Neilayan Sen, MD, Jessica Zhou, MD, Ryan Jozwiak, Yixiang Liao, PhD, Krystyna Kiel, MD; Rush University Medical Center
PURPOSE: Delivery of high doses of radiation within a prescribed period of time is associated with local control when treating primary or recurrent gynecologic cancers. Occasionally, patients can not undergo a brachytherapy boost. We report our experience with alternative stereotactic body radiation treatment (SBRT) boost.
MATERIALS AND METHODS: From 2012 to 2014, a total of 8 patients with locally advanced squamous cell carcinoma of the cervix (2 patients) and recurrent endometrial cancer in the vaginal cuff (6 patients) received an SBRT boost after pelvic external beam (EB) radiotherapy (range: 45–50 Gy). One patient received SBRT after EB and 2 high-dose-rate (HDR) brachytherapy fractions. Patients either refused brachytherapy or were high-risk (by medical comorbidities) for brachytherapy. Patients were immobilized using a CIVCO body frame (CIVCO Medical Solutions, Coralville, IA) with abdominal compression. Vaginal and fiducial markers were used to localize tumor at simulation and treatment. Doses typically used for brachytherapy were prescribed to D90 of the planning target volume (PTV) (0–5-mm expansion on clinical target volume [CTV] excluding the rectum when not involved by the tumor). Dose was limited by organ-at-risk tolerances. The Eclipse planning system (Varian, Palo Alto, CA) was used to generate RapidArc plans with 6-MV photons. Treatment was delivered using a True Beam STx linear accelerator (Varian, Palo Alto, CA). Daily cone-beam computed tomographies (CTs) were performed using the rectum, bladder, visible tumor, and markers for image guidance, and ExacTrac (BrainLab, Germany) was used to ensure precision of delivery. Tumor status and toxicities were recorded at regular follow-up intervals; toxicity was graded according to Common Terminology Criteria for Adverse Events version 4.0 (CTCAE v4.0).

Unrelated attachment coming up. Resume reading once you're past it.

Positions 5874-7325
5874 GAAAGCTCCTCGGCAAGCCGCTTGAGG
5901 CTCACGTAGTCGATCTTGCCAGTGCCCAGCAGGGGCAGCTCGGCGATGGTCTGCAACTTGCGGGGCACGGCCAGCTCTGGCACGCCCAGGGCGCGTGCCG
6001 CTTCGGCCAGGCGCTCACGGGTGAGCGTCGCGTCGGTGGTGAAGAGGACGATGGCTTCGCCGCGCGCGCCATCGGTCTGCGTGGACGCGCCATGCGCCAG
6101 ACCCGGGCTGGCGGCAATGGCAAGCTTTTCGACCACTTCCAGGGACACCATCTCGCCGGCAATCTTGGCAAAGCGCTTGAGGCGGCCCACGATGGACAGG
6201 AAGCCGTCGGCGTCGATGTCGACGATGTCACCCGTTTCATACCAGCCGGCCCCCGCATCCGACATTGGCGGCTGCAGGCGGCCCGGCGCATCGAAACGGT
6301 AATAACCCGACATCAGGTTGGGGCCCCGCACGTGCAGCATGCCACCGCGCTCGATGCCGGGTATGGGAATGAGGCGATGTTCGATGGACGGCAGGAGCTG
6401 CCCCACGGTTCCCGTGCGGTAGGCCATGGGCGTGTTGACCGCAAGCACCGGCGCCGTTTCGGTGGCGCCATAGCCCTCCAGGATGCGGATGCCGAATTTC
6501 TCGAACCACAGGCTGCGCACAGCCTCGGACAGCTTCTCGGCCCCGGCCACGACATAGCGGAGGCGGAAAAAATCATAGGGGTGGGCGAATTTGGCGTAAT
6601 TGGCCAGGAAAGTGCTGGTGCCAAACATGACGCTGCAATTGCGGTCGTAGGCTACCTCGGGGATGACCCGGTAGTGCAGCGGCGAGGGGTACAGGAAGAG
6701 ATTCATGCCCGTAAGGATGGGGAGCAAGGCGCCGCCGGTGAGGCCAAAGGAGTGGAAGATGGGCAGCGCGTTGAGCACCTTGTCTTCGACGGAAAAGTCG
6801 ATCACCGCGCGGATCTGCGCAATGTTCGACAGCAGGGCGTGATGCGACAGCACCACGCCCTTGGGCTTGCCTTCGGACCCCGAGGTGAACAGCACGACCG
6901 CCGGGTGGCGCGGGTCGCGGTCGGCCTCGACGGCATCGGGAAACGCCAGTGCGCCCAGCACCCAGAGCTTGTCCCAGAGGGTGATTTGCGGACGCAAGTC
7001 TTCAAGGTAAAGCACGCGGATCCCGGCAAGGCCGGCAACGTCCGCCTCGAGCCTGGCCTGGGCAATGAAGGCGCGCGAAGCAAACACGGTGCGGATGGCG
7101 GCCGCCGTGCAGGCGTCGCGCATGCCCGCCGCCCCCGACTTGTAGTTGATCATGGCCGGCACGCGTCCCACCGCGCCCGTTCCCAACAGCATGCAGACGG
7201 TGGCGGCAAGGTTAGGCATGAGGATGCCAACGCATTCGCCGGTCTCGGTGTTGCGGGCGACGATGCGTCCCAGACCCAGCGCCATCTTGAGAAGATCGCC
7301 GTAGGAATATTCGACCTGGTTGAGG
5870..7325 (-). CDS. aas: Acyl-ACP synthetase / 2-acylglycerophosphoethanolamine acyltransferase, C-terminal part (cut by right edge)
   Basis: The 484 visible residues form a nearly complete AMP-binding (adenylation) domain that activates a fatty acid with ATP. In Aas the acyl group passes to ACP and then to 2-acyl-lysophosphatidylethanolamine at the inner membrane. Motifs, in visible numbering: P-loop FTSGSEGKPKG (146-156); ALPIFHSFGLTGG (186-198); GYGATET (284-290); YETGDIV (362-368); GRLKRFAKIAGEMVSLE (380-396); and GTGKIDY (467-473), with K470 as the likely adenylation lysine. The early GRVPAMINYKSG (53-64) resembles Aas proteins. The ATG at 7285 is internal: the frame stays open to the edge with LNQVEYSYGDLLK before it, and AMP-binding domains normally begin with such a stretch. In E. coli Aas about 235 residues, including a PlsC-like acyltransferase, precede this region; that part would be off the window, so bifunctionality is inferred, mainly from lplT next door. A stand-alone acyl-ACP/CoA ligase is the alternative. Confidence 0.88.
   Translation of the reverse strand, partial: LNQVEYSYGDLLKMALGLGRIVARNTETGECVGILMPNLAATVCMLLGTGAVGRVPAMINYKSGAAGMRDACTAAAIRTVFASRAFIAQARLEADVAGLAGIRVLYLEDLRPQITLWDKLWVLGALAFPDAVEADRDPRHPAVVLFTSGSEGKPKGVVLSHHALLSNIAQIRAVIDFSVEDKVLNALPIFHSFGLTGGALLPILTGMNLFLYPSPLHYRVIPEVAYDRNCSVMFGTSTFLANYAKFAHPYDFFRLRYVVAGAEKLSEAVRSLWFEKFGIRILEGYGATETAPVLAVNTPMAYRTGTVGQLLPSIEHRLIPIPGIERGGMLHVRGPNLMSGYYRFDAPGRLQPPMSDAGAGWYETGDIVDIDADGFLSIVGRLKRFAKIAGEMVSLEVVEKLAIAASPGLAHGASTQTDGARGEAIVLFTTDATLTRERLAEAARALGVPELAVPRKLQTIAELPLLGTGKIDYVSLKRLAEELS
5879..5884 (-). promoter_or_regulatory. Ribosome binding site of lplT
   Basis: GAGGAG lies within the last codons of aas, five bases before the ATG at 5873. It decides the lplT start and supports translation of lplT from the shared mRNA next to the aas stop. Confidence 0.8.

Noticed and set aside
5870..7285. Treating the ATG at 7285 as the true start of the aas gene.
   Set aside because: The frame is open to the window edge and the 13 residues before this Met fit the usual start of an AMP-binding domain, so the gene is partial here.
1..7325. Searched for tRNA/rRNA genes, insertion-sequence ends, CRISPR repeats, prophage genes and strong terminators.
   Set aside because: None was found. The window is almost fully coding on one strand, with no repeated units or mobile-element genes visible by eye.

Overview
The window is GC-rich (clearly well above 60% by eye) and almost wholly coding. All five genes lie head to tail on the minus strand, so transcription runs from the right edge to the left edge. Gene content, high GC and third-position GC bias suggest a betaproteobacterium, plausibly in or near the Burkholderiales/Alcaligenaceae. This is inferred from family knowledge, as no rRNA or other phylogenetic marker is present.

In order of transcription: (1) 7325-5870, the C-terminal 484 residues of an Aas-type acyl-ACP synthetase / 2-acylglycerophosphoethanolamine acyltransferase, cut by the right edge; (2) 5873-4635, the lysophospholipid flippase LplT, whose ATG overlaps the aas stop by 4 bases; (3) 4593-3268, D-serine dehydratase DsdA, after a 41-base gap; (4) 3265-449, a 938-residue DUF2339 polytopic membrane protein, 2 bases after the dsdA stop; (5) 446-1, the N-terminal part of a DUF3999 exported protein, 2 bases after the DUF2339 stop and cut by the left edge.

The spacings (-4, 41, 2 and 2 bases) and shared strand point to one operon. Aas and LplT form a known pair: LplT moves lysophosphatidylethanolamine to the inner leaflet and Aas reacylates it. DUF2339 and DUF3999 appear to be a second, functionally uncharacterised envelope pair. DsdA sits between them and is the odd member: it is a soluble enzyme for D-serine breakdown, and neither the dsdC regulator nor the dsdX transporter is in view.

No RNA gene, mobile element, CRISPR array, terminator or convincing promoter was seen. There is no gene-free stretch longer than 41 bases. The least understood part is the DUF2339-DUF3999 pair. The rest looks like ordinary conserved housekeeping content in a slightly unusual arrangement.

RESULTS: Dose/fractionation schemes were 7 Gy × 2 for one patient (after two HDR brachytherapy fractions), 6 Gy × 5 for six patients, and 5.8 Gy × 5 for one patient. Cumulative equalized total dose in 2 Gy/fraction (EQD2Gy) to D90 of the target volume ranged from 74.6 Gy to 84.3 Gy (mean 81.3 Gy). Mean D2cc rectum and bladder doses were 66.3 Gy (range: 59.4–75.8 Gy) and 77.3 Gy (range: 69.6–83.6 Gy), respectively. Mean overlap between the rectum as contoured on daily cone-beam CTs and the PTV was 0.29 cc (range: 0.00–1.42 cc). There were no local recurrences at a mean follow-up of 14.5 months. One patient developed distant metastases at 7 months. One patient developed grade 3 vaginal fibrosis. No grade 4 toxicities were observed.
CONCLUSIONS: With respect to local control and toxicity, SBRT may be a reasonable method of boosting patients who cannot safely undergo brachytherapy boosts for locally advanced gynecologic malignancies.
Proceedings of the 97th Annual Meeting of the American Radium Society — americanradiumsociety.org